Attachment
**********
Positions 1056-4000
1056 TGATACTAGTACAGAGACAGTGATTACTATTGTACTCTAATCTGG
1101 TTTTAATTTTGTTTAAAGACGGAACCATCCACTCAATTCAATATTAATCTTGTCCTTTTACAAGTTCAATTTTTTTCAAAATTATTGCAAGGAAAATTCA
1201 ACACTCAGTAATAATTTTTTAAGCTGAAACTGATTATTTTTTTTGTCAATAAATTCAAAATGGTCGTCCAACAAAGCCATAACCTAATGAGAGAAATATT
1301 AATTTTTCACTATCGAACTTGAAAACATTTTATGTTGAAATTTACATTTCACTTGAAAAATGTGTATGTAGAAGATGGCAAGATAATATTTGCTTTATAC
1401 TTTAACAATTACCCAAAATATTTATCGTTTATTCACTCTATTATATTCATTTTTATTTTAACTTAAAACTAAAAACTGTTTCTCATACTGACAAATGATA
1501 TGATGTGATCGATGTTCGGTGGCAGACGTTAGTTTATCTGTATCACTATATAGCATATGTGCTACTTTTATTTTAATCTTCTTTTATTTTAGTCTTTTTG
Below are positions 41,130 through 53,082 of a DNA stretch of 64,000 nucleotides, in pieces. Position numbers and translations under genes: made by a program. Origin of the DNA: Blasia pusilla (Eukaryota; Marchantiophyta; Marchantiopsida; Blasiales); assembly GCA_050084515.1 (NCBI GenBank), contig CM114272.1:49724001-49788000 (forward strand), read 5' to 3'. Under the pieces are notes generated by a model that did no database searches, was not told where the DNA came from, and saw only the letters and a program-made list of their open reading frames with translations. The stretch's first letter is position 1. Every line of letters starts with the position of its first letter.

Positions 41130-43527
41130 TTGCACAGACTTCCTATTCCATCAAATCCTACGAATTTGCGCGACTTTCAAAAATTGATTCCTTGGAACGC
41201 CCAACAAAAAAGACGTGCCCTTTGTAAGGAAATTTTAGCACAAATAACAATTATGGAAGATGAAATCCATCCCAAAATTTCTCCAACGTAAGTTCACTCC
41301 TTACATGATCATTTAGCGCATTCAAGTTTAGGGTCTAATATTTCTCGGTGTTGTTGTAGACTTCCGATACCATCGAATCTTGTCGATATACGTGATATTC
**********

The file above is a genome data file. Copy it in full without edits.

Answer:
Positions 1056-4000
1056 TGATACTAGTACAGAGACAGTGATTACTATTGTACTCTAATCTGG
1101 TTTTAATTTTGTTTAAAGACGGAACCATCCACTCAATTCAATATTAATCTTGTCCTTTTACAAGTTCAATTTTTTTCAAAATTATTGCAAGGAAAATTCA
1201 ACACTCAGTAATAATTTTTTAAGCTGAAACTGATTATTTTTTTTGTCAATAAATTCAAAATGGTCGTCCAACAAAGCCATAACCTAATGAGAGAAATATT
1301 AATTTTTCACTATCGAACTTGAAAACATTTTATGTTGAAATTTACATTTCACTTGAAAAATGTGTATGTAGAAGATGGCAAGATAATATTTGCTTTATAC
1401 TTTAACAATTACCCAAAATATTTATCGTTTATTCACTCTATTATATTCATTTTTATTTTAACTTAAAACTAAAAACTGTTTCTCATACTGACAAATGATA
1501 TGATGTGATCGATGTTCGGTGGCAGACGTTAGTTTATCTGTATCACTATATAGCATATGTGCTACTTTTATTTTAATCTTCTTTTATTTTAGTCTTTTTG
Below are positions 41,130 through 53,082 of a DNA stretch of 64,000 nucleotides, in pieces. Position numbers and translations under genes: made by a program. Origin of the DNA: Blasia pusilla (Eukaryota; Marchantiophyta; Marchantiopsida; Blasiales); assembly GCA_050084515.1 (NCBI GenBank), contig CM114272.1:49724001-49788000 (forward strand), read 5' to 3'. Under the pieces are notes generated by a model that did no database searches, was not told where the DNA came from, and saw only the letters and a program-made list of their open reading frames with translations. The stretch's first letter is position 1. Every line of letters starts with the position of its first letter.

Positions 41130-43527
41130 TTGCACAGACTTCCTATTCCATCAAATCCTACGAATTTGCGCGACTTTCAAAAATTGATTCCTTGGAACGC
41201 CCAACAAAAAAGACGTGCCCTTTGTAAGGAAATTTTAGCACAAATAACAATTATGGAAGATGAAATCCATCCCAAAATTTCTCCAACGTAAGTTCACTCC
41301 TTACATGATCATTTAGCGCATTCAAGTTTAGGGTCTAATATTTCTCGGTGTTGTTGTAGACTTCCGATACCATCGAATCTTGTCGATATACGTGATATTC